Allied Operations against Bolsheviks 1918-19

MYRTLE, 16th July 1919, northern Baltic Sea in Gulf of Finland - probably Russian mines. "Arabis" class sloop "Gentian" (listed below) was lost at the same time and place

 3. ARABIS Fleet Sweeping Sloops, 35 ships, 6 wartime losses - 1,250t, 16 knots, 2-4.7in or 4in/2-3pdr, 90 crew, 1915-16.

ALYSSUM, 18th March 1917, Atlantic Ocean, 3 miles out on bearing S31°E of Galley Head, County Cork, SW Ireland - probably German U-boat mines. "Alyssum" sank the day after sister ship "Mignonette" (below) went down, 1½ miles further inshore on the same bearing; casualties not known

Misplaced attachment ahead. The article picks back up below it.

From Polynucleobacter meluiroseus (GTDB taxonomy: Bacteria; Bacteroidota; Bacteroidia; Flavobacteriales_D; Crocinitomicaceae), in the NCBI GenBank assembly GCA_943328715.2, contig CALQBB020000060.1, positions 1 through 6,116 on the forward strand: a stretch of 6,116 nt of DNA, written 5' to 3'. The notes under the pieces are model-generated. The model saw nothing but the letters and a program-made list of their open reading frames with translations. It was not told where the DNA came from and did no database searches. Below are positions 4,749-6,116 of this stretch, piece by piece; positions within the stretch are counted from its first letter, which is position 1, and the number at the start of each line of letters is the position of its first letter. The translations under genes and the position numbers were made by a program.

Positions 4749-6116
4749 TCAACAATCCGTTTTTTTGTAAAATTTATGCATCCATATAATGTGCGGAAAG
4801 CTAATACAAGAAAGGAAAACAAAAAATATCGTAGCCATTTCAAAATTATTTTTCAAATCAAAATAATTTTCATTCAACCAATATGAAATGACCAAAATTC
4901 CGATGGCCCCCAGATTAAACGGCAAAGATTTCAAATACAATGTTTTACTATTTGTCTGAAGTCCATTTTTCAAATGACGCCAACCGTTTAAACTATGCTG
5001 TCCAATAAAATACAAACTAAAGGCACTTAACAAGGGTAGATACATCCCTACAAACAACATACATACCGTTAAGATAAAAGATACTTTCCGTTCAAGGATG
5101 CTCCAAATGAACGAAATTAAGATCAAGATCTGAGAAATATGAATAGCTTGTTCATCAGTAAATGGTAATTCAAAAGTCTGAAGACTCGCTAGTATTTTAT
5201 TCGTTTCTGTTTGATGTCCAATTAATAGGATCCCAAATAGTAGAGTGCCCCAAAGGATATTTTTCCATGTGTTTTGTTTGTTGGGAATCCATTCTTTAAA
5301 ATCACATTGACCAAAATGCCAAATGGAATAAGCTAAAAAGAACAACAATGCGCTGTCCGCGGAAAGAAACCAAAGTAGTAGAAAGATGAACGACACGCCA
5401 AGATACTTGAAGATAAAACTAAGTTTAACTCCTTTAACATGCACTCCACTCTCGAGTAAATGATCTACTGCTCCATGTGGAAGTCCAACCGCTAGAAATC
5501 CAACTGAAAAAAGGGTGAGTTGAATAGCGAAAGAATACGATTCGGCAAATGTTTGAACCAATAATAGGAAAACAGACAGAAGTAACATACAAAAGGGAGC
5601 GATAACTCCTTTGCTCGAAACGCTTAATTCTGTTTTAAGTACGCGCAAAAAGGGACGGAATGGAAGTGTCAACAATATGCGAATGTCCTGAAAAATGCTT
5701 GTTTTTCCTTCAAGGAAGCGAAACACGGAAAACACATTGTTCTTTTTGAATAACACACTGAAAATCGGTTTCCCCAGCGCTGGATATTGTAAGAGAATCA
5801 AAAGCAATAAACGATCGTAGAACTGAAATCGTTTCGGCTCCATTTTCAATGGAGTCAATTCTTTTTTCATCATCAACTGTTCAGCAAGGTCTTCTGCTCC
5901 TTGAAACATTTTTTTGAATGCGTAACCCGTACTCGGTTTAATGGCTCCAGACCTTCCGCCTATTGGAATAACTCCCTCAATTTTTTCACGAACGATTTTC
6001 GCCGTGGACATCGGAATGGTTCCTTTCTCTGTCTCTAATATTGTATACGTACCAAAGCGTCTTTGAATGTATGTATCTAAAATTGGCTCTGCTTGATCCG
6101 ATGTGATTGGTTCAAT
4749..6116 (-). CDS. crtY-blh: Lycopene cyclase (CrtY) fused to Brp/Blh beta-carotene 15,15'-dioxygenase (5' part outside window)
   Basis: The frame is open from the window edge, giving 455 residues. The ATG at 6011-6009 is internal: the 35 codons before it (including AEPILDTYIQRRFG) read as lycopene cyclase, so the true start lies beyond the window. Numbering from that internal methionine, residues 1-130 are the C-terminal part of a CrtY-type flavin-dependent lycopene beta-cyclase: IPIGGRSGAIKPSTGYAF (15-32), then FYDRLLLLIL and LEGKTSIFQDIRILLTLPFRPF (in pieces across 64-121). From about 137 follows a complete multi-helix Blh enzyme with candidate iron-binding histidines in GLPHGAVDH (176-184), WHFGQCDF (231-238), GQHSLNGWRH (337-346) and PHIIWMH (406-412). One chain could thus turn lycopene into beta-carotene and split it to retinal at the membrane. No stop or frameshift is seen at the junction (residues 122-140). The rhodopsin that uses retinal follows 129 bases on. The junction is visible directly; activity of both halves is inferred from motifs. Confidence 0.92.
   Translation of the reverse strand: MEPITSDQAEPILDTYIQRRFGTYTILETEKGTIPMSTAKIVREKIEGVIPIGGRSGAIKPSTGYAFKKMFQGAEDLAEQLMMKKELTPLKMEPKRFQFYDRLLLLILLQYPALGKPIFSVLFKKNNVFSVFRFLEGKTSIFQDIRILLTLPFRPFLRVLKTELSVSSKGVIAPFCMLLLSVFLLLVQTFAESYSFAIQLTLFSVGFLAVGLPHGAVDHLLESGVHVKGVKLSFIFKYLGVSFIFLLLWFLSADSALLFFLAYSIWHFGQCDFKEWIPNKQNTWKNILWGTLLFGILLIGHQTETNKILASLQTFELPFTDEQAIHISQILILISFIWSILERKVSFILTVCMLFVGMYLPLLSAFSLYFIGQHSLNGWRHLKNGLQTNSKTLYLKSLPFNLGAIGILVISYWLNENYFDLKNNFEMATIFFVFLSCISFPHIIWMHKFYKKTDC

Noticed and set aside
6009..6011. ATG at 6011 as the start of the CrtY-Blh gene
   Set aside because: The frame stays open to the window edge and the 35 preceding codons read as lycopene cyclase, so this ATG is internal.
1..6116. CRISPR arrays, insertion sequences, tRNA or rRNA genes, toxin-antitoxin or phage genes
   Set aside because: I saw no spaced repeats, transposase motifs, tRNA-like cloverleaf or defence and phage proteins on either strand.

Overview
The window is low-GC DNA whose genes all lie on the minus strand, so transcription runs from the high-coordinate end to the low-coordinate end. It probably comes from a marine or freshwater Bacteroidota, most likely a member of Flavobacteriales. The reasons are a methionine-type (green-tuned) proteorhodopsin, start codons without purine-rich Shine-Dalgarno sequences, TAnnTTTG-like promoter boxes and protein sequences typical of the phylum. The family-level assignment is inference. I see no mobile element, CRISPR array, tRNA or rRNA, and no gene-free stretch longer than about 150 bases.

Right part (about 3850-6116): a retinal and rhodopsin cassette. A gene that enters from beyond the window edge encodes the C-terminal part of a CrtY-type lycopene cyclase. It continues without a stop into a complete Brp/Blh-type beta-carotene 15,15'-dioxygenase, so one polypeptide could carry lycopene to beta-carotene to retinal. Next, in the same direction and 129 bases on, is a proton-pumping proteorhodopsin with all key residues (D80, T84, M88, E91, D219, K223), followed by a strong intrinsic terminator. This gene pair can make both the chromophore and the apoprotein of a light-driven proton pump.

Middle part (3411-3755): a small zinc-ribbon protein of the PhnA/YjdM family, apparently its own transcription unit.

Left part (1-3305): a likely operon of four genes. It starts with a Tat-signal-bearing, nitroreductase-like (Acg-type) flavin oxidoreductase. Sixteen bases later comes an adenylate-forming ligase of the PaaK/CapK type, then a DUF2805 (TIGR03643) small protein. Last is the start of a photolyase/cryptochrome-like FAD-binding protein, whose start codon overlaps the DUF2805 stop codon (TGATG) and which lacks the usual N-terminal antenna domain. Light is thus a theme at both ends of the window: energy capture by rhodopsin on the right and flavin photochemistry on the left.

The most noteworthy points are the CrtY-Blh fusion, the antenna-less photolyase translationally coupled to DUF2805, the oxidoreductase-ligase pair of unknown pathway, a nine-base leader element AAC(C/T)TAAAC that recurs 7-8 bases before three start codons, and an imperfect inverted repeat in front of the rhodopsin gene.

ARABIS, 10th February 1916, North Sea, 95 miles E of Whitby, Yorkshire, NE England - torpedoed by German destroyers. On the night of the 10th/11th, "Arabis" was with the Tenth Minesweeping Flotilla clearing channels off the Dogger Bank for possible sorties by the British Grand Fleet. German Admiral Scheer had just taken command of the High Seas Fleet and started a new aggressive strategy that led 15 weeks later to the Battle of Jutland. That night he sent out a destroyer force which attacked the British minesweepers. All got away apart from "Arabis", which was engaged by three of the Germans. She fought back, and they disappeared only to return as a force of six. "Arabis" was sunk by a torpedo; casualties not known. British units sortied but without success, and as Harwich Force returned, Cdre Tyrwhitt’s flagship, light cruiser "Arethusa" was mined and lost